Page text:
Our-fifth of the Witepsol H15 is melted in a steam-jacketed pan at 45° C. maximum. The active ingredient is sifted through a 200 &mgr;m sieve and added to the molten base with mixing, using a silverson fitted with a cutting head, until a smooth dispersion is achieved. Maintaining the mixture at 45° C., the remaining Witepsol H15 is added to the suspension and stirred to ensure a homogeneous mix. The entire suspension is passed through a 250 &mgr;m stainless steel screen and, with continuous stirring, is allowed to cool to about 40° C. At a temperature of 38° C. to 40° C. 1.80 g of the mixture is filled into suitable plastic moulds. The suppositories are allowed to cool to room temperature.Determination of Uracil Reductase Inactivation
Uracil reductase (1 &mgr;M) (dihydropyrimidine dehydrogenase, EC 18.104.22.168) purified from bovine liver was incubated with 100 &mgr;M inactivator and 5 mM dithiothreitol (enzyme reductant) at 37° for 30 minutes in 0.05 M Tris-HCl at pH 8.0. The enzyme and inactivator were diluted 100-fold into the assay buffer, which contained 200 &mgr;M NADPH, 200 &mgr;M thymine and 1 mM dithiothreitol in Tris-HCl at pH 8.0. The velocity of the enzyme was determined spectrophotometrically. These velocities have been corrected for NADPH oxidase activity, which was less than 10% of the rate of thymine-dependent oxidation of NADPH. The % inactivation of the enzyme was equal to 100% minus the percent of enzymatic activity remaining. Enzyme incubated without inhibitor was stable under these conditions. Parenthetical values are the relative first-order rate constants for inactivation of enzyme determined from similar experiments where the fractional activity was measured as a function of the time of incubation of 50 &mgr;M inactivator with enzyme.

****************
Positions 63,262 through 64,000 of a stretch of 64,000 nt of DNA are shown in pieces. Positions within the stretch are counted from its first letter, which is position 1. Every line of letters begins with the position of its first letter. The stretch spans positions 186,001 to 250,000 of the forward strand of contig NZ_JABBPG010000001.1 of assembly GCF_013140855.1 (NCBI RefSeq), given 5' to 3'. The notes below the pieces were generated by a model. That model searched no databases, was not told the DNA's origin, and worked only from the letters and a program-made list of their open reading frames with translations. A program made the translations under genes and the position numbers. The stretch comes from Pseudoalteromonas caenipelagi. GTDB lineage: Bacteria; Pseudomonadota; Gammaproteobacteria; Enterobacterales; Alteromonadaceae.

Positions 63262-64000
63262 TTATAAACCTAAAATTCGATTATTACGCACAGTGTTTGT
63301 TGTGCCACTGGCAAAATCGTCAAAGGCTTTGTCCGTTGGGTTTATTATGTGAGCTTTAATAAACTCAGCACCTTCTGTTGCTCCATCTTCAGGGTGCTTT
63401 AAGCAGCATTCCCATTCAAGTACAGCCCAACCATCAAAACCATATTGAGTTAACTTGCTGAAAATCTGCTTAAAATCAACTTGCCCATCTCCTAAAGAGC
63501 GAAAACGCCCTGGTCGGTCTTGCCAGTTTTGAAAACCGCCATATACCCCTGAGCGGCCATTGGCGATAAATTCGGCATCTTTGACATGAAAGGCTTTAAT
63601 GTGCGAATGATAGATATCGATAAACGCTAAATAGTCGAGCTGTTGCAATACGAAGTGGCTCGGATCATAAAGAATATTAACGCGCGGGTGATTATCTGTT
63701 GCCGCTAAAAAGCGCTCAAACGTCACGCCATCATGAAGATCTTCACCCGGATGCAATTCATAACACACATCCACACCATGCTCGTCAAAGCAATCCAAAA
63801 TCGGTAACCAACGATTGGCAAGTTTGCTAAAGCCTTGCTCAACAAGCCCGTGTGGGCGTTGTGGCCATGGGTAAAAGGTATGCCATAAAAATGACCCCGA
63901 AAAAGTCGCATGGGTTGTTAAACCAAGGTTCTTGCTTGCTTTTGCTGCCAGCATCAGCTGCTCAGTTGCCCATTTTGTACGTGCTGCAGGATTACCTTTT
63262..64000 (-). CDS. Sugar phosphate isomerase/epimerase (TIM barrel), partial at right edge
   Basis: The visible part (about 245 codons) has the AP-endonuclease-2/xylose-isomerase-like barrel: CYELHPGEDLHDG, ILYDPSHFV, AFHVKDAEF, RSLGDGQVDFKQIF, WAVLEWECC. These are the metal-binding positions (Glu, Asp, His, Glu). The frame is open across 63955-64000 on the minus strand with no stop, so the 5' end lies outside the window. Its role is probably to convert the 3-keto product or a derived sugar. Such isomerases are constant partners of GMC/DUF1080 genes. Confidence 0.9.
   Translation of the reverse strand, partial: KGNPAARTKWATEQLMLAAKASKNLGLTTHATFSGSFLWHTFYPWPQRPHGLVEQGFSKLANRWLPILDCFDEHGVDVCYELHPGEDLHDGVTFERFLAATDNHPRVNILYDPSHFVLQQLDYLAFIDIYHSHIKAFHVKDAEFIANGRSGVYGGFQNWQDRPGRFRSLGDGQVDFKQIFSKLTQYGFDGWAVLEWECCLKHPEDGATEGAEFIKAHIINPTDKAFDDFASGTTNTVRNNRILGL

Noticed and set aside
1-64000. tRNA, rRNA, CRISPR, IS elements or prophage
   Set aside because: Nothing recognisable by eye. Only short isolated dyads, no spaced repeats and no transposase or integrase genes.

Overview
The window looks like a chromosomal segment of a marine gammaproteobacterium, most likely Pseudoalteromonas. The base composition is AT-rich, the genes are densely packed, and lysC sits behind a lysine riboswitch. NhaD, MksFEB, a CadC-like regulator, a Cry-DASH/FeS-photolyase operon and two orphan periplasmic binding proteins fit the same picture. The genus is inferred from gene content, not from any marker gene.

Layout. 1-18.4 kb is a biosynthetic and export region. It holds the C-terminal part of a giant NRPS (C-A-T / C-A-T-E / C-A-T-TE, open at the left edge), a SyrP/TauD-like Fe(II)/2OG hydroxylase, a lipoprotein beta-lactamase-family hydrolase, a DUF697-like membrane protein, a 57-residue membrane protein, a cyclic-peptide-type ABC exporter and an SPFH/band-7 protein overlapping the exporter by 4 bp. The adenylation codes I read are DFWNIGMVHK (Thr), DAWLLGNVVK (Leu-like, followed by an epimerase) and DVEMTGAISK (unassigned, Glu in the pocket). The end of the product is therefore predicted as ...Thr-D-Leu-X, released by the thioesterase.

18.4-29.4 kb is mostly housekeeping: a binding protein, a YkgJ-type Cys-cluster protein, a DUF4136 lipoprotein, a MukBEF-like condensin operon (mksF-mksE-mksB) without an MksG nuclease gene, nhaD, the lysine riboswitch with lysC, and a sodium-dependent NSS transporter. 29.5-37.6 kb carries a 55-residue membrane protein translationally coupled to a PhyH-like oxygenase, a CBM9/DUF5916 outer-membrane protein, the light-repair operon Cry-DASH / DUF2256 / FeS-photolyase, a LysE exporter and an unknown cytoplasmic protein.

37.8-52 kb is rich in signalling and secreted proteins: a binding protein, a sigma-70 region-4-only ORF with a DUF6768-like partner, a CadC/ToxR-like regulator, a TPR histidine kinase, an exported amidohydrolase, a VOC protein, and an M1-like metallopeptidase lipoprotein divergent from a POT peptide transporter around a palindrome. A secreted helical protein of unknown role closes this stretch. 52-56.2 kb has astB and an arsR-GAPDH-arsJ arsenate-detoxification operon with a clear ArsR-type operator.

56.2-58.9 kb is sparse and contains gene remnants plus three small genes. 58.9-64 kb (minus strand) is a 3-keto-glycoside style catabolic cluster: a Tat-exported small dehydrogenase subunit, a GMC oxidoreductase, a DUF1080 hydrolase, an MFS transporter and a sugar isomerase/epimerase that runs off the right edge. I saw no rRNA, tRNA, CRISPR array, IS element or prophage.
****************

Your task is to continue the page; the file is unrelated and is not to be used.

The results are given below:Compound % Inactivation 5-ethynyluracil 109 (100) 5-cyanouracila 100 (14) 5-propynyluracil 100 (8) 5-bromoethynyluracil 100 (8) 5-(1-chlorovinyl)uracil 100 (5) 5-iodouracil 100 (4) 5-bromovinyluracil 93 5-hex-1-ynyluracila 90 5-vinyluracila,b 86 5-trifluorouracil 75 5-bromouracil 75 5-(2-bromo-1-chlorovinyl)uracil 68 aThe inhibition was reversible since enzyme treated with this derivative slowly regained activity after a 100-fold dilution into the assay mixture. bThese nucleobases were generated in situ by treating the respective nucleosides with 40 units/ml of thymidine phosphorylase in 35 mM potassium phosphate for 20 minutes prior to addition to uracil reductase. The parent nucleosides were not inactivators. Protection from Zidovudine Toxicity